Storm is going away. I hope by tomorrow, it will be a bright day. Halloween has been following me in my room, giving me the creeps, waking me up late at night. I remember when I was still in Manila, I did not go home for the undas and stayed in my boarding house. Perhaps I wanted to experience a Manila Halloween that time. I bought a book by Jaime Licauco, his second title, “More Encounters with the Unknown.” I stayed in my room to just read. I read about his accounts on matters paranormal. I liked the article “The Hotel That Never Was,” and I could sort of relate. My Gastambide boardinghouse was quite a scary place too.

It was midnight when the boarders gathered in the sala. We thought of going out to get some beer, but got fresh fruits instead. We ate and ate that night, knowing something was watching us.

The next night I went to Mayric’s. There was a costume party there and the band Fatal Posporos was performing. I was alone in my table and their drummer sort of noticed. After their set, she joined me. She was wearing angel wings. We talked about things. It was Haloween of 1999.

DIONATEXT CHEER

October 22, 2012

Now my brain feels so fried up after the mental exercises I had a few hours ago. Just checked my FB today, a Monday. Yesterday I was so crancked up, buried with work at my desk. I was looking at my files the other night and realized that textpoetry contests started in the Philippines in 2003, spearheaded by the UP-ICW and the NCCA. It was February and it was for the National Art’s Month. The first installment was the Textanaga, if I’m not mistaken, and then followed by Dalitext, then Dionatext, then Textsawikain.

Now this year, Foundation for Advancing , Instruction and Talents, Inc (AWIT), organized a Dionatext Kontra Depresyon. When I saw the ad at FB, I liked the topic immediately and started to send entries. I am pretty much sure everybody gets depressed sometimes and we all know how difficult it can be. So composing my entries, I had in my mind people who are comtemplating suicide. In my highschool batch alone, we have two suicide victims, if I’m not mistaken. There could be more. Kurt Cobain was a dominant figure during our time so it would not be a surprise.

One of the entries I sent was inspired by a conversation with an artist-friend Giovhanii Buen. We were talking about the death of the late Sec. Jesse Robredo. I said that a butterfly was flying around during the time the search for his body was still on. Van said that there’s something about the butterfly. So I asked if there’s a scientific explanation for the phenomenon. He said that it could be a poetic message, an image. He said that after-all, our bodies are nothing but a temporary shell. So like the catterpillar that ends up as a butterfly, the person, upon death is freed from the limitations of this physical plane–and becomes spirit.

What a poetic idea. So while thinking of a diona to share to depressed people, this came out:

Pagkatapos gumapang

Ng uod, kaibigan.

Nagiging alibangbang.

And next thing you know, the diona wins in the Dionatext Kontra Depresyon. It’s a bonus really, because I was just happy to come up with it. Here’s the complete list of winners as lifted from Panitikan.Com:

Filliffe C. Anorico of Angono, Rizal is the third Textmakata ng Linggo with his diona:

Kung may virus ang utak,

Nagha-hang ang pangarap—

Bakit di mag-reformat?

Other finalists chosen by the judges — composed of poets, psychiatrists, and psychologists –  among more than a thousand entries include:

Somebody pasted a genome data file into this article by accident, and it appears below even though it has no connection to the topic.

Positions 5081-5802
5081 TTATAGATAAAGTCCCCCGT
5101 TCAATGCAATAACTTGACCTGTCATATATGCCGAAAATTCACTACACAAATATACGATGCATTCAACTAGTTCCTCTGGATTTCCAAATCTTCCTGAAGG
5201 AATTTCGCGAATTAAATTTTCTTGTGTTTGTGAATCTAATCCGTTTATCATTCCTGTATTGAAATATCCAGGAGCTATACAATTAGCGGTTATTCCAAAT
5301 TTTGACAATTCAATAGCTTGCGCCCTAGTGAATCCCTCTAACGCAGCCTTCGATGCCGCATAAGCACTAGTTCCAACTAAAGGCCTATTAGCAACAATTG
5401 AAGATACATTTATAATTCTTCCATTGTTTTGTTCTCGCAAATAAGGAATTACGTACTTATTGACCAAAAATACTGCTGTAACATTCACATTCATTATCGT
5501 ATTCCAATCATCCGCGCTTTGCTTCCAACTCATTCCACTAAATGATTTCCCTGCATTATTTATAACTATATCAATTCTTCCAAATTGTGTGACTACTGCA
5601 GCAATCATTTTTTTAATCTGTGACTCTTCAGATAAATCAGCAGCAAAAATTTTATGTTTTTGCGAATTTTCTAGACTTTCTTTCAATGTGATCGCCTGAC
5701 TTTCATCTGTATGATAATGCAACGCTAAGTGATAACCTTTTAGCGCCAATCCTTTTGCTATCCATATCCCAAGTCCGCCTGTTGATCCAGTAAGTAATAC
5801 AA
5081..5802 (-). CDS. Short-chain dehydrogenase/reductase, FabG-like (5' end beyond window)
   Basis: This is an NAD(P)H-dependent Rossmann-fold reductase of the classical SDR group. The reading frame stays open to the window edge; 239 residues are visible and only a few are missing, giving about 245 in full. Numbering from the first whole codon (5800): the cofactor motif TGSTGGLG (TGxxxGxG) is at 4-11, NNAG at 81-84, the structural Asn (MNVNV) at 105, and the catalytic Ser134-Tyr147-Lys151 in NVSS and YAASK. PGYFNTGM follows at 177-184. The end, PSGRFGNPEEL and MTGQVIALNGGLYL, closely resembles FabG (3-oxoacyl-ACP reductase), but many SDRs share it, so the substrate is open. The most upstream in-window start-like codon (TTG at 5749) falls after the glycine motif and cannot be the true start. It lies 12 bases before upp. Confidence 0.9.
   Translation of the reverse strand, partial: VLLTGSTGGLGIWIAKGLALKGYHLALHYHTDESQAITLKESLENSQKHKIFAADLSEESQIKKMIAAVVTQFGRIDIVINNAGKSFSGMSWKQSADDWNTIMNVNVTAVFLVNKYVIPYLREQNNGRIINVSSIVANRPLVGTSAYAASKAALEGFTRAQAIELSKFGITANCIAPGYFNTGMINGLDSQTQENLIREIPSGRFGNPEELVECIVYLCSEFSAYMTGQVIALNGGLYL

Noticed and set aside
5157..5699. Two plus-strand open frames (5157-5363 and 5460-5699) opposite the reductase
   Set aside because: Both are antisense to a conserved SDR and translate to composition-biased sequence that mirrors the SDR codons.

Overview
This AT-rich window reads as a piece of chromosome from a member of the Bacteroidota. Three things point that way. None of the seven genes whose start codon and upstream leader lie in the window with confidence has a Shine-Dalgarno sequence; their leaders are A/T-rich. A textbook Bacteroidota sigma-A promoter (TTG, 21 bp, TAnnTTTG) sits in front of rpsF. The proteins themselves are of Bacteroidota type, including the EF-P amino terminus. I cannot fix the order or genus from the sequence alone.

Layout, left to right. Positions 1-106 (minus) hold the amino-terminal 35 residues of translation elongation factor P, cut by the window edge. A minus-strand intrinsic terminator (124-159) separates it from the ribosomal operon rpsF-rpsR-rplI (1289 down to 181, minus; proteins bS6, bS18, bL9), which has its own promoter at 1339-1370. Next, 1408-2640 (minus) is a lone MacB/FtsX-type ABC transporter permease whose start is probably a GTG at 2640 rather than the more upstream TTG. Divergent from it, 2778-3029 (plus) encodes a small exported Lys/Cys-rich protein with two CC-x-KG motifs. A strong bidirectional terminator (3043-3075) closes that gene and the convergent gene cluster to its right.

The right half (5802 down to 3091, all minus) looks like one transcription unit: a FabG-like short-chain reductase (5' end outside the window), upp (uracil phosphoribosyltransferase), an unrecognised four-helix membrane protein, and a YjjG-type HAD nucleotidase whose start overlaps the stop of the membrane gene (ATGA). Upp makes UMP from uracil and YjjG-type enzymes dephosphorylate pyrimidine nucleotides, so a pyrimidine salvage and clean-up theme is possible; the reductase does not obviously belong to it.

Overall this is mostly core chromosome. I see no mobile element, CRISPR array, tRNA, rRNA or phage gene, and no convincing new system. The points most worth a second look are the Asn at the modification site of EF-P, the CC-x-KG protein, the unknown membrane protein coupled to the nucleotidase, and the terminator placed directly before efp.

Angkla itong pangarap

Na lumubog sa dagat;

Natagpuan ay perlas.

APRIL MAE BERZA OF BICUTAN, TAGUIG CITY

Pagkatapos gumapang

Ng uod, kaibigan.

Nagiging alibangbang.

JOSE JASON L. CHANCOCO OF NAGA CITY

Tumingala sa ulap

At muli kang mangarap

Sa buhay ay yumakap.

ROGER ENDAYA OF WINNIPEG, MANITOBA, CANADA

Lason, lubid, kutsilyo,

lunod, bangin, gatilyo?

“Mabuhay,” aking payo.

MARK JOSEPH N. RAFAL OF TONDO, MANILA

The Makata ng Linggo will receive Php 4,000.00 cash prize and other gifts at the end of the contest month while the finalists will receive 500.00 worth of load.

The fourth week for Dionatext Kontra Depresyon started at 5:01pm last October 19 and will end at 5:00 pm on October 26. There is no limit to the number of entries a contestant may send.

For more information, email foundationawit@gmail.com or visit http://www.foundationawit.com/Dionatext_Kontra_Depresyon.pdf or http://www.facebook.com/Foundation.AWIT

There you go. Congrats to the winners and the joiners! I heard that they will collect all the entries and publish them later.

POETS IN THE CYBERSPACE

October 13, 2012

For some reason, people have been inviting me to talk about blogging. During the Pagsurat Bikolnon last summer, I was also there to talk about blogging and technology. Last week, I was invited by CBSUA-Calabanga to once again share my view on the use of the cyberspace by poets, particularly, blogging for poets.

My lecture traced the history of publishing in the Bicol region, going back as early as pre-Hispanic times. Then I shared an essay of mine entitled “Cyberpoetry: Words in Battlefields,” published in The Daily Tribune twelve years ago. You see I was among those who first explored publishing opportunities in the cyberspace during those times. I was then asphyxiated by the scarcity of publishing outlets here in the Philippines, so I sent poems to foreign magazines and e-zines.

Anyway, thanks to CBSUA-Calabanga College of Education for inviting me along with Rea Robles and Jusan Misolas. My powerpoint presentation will be forwarded to Jerome Hipolito soon.

SPEED TEST

October 12, 2012

Time is flying faster and faster. And there is no looking back. There is a need to put a helmet that makes one see only what is up front. There are distractors, lots of them,  but they must be shut or shot down. There are also forces who are so full of themselves, thinking that the world was created because of them. We all know that it is only a matter of time, and the proper structure of things will mold them as better people. It would also help if they be under my jurisdiction by that time. For I would gladly oblige to do the deed of correcting them–for their own good.

Weekend is here again. And as there seems to be so much time in my hands, I must be cautious.